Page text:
Amtrak wants to upgrade its operations along the Northeast Corridor and bring about true high speed rail.
But, the railroad made it clear public money will be needed to fund upgrades to the 457-mile-long corridor, which could cost taxpayers upwards of $151 billion and take as long as 30 years to complete.
While annual revenues of $1 billion or more could ultimately lead to private investment, that is likely to come after taxpayers pony up the dollars to fund improvements, Amtrak President and CEO Joe Boardman said in testimony before the U.S. House Committee on Transportation and Infrastructure.
“International experience and our own initial investigations make it clear that the initial stages of these programs must be funded predominantly with public money,” Boardman said. “It is only after the public sector has allocated significant funding and committed itself to a project of this magnitude that the private sector is willing to enter the deal and deliver value for money.
“In fact, looking around the world, private sector involvement in high speed rail development is often sought after a government or state railway has constructed a line and high speed rail service is initiated,” Boardman added. “Once these services are generating revenue streams and most of the planning, environmental and financing risk has been borne by the public, these projects can and will attract private funding that can help repay initial capital costs.”
The railroad’s full $151 billion proposal includes new tunnels beneath the Hudson River, new North and South Portal bridges over the Hackensack River and improvements at existing stations in Newark and Secaucus in New Jersey.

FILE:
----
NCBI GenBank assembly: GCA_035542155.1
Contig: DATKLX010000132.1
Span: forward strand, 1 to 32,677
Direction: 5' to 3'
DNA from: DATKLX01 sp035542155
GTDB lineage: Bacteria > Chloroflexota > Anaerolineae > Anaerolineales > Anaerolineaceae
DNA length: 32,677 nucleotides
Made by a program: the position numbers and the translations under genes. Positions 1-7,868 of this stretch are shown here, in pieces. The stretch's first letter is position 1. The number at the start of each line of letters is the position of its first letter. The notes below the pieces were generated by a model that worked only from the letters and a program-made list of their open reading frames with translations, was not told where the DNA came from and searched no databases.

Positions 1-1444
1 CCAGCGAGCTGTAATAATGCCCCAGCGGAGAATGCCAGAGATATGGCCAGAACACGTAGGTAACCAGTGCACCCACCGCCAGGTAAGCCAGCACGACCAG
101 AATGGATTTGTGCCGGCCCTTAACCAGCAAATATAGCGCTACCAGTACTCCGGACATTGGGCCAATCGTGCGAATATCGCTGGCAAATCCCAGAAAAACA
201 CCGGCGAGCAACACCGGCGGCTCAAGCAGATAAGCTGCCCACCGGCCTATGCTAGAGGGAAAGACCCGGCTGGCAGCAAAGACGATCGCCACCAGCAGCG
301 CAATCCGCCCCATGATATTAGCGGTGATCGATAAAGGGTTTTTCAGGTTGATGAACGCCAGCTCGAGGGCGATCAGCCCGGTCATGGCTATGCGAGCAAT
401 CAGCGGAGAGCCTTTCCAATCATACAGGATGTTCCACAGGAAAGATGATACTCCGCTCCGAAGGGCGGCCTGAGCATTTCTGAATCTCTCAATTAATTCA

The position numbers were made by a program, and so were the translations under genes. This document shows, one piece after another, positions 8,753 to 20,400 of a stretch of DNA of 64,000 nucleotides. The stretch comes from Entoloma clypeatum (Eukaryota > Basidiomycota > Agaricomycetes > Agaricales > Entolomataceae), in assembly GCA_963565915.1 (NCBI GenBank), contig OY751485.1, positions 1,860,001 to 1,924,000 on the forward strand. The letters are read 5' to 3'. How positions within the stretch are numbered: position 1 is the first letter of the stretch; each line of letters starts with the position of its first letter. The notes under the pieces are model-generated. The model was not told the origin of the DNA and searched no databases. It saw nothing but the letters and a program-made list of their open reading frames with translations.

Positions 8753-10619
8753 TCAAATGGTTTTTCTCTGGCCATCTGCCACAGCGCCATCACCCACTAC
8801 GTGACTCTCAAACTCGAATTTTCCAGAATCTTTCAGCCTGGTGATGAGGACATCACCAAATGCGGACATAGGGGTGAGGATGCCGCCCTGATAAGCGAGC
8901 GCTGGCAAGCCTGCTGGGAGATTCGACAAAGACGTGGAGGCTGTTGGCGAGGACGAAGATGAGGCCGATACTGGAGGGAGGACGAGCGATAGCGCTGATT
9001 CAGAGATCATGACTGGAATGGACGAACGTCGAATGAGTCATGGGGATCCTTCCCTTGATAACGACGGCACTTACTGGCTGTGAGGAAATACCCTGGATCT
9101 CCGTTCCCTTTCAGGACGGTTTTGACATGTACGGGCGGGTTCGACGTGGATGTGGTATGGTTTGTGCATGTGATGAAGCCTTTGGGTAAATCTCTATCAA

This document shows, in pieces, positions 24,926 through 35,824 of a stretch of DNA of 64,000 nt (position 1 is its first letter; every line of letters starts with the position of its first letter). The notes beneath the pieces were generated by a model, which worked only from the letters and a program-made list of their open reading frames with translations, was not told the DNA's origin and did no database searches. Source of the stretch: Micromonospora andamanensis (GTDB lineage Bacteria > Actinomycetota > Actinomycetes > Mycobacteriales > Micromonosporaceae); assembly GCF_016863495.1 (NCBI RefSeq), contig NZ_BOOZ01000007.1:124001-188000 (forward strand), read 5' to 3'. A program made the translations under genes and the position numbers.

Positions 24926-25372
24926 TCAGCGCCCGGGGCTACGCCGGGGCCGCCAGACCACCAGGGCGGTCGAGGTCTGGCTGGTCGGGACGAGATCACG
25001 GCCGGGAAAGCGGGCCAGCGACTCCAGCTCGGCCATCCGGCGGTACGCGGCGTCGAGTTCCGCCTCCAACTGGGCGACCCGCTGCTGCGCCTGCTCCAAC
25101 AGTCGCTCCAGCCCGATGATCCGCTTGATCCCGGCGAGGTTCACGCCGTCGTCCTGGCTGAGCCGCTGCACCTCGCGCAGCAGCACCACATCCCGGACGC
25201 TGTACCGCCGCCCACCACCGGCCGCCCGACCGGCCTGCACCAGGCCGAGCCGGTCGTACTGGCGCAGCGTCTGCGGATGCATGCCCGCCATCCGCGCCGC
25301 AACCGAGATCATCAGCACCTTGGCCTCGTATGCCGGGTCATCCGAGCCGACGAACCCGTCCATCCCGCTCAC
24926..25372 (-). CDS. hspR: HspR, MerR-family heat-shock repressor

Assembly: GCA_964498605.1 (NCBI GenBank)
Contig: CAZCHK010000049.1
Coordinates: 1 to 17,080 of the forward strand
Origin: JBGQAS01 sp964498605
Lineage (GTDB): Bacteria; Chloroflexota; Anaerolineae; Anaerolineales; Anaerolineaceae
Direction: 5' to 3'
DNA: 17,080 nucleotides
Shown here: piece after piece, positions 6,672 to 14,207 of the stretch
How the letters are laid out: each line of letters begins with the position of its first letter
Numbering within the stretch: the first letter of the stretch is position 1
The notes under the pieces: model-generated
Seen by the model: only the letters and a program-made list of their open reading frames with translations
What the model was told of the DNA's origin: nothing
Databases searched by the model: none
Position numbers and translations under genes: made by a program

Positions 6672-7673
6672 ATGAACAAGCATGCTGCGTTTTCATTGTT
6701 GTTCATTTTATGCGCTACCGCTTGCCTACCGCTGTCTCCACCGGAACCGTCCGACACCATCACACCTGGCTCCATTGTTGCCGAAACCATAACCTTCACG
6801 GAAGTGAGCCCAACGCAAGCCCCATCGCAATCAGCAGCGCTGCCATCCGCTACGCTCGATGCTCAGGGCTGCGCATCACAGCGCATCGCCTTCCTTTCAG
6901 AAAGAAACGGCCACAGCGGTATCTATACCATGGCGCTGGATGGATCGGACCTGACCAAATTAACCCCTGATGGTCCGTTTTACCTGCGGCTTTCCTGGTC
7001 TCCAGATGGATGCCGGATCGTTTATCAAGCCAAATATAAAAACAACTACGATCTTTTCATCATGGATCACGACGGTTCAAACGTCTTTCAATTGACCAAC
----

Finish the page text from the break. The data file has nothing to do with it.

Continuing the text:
Early next year, Amtrak plans to start the process to replace its 20 Acela Express train sets. The railroad wants to buy so-called “new next-generation high-speed train sets” rather than buy 40 additional high-speed passenger cars to add to the existing Acela Express fleet.
U.S. Rep. John Mica, R-Fla., chairman of the U.S. House Committee on Transportation and Infrastructure, said high speed rail in the Northeast Corridor “makes sense if done properly,” but he considers the railroad’s $151 billion, 30-year plan too expensive and too slow. Instead, “we must bring in the private sector” to make true high speed rail a priority, Mica contends.
“While I have been a vocal critic of Amtrak, I am also a strong proponent of high-speed rail, passenger rail and transit,” Mica said. “But we have to ensure that any rail development or project makes sense, in places where there is the greatest need and at the lowest possible cost to the taxpayers.”
High speed rail is defined as any service that is “reasonably expected to reach sustained speeds of more than 125 mph.” Acela trains averages 83 mph between Washington and New York and 72 mph between New York and Boston.
The Northeast Corridor, which was first built more than 150 years ago, sees more than 2,100 commuter trains, 150 intercity trains and 60 freight trains every day, Joan McDonald, commissioner of the New York State Department of Transportation said in written testimony.
“The Northeast Corridor must balance acute investment needs just to maintain the safety and reliability of current services with the need to address consistently growing service demands,” said McDonald, who also chairs the Northeast Corridor Infrastructure and Operations Advisory Commission. “… Despite the age of the Corridor’s infrastructure, the demand for passenger rail services continues to increase dramatically.